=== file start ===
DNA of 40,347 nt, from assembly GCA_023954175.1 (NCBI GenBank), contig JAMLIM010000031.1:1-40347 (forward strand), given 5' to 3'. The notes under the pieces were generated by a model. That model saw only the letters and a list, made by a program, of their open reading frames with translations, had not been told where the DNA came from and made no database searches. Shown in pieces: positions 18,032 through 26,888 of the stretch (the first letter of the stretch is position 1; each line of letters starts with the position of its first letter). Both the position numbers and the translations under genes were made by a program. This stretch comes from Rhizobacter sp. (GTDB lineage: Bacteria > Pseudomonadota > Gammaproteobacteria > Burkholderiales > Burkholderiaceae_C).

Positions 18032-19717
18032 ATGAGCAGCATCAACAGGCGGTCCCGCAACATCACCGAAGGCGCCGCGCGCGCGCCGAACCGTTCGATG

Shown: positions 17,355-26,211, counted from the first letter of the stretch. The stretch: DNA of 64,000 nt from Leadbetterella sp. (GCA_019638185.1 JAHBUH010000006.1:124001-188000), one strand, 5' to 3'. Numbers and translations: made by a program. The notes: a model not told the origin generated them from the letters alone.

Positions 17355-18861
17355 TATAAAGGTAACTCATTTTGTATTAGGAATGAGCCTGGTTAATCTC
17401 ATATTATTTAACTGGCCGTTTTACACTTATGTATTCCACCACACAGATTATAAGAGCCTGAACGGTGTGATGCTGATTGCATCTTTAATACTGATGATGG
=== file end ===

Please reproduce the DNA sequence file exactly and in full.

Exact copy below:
DNA of 40,347 nt, from assembly GCA_023954175.1 (NCBI GenBank), contig JAMLIM010000031.1:1-40347 (forward strand), given 5' to 3'. The notes under the pieces were generated by a model. That model saw only the letters and a list, made by a program, of their open reading frames with translations, had not been told where the DNA came from and made no database searches. Shown in pieces: positions 18,032 through 26,888 of the stretch (the first letter of the stretch is position 1; each line of letters starts with the position of its first letter). Both the position numbers and the translations under genes were made by a program. This stretch comes from Rhizobacter sp. (GTDB lineage: Bacteria > Pseudomonadota > Gammaproteobacteria > Burkholderiales > Burkholderiaceae_C).

Positions 18032-19717
18032 ATGAGCAGCATCAACAGGCGGTCCCGCAACATCACCGAAGGCGCCGCGCGCGCGCCGAACCGTTCGATG

Shown: positions 17,355-26,211, counted from the first letter of the stretch. The stretch: DNA of 64,000 nt from Leadbetterella sp. (GCA_019638185.1 JAHBUH010000006.1:124001-188000), one strand, 5' to 3'. Numbers and translations: made by a program. The notes: a model not told the origin generated them from the letters alone.

Positions 17355-18861
17355 TATAAAGGTAACTCATTTTGTATTAGGAATGAGCCTGGTTAATCTC
17401 ATATTATTTAACTGGCCGTTTTACACTTATGTATTCCACCACACAGATTATAAGAGCCTGAACGGTGTGATGCTGATTGCATCTTTAATACTGATGATGG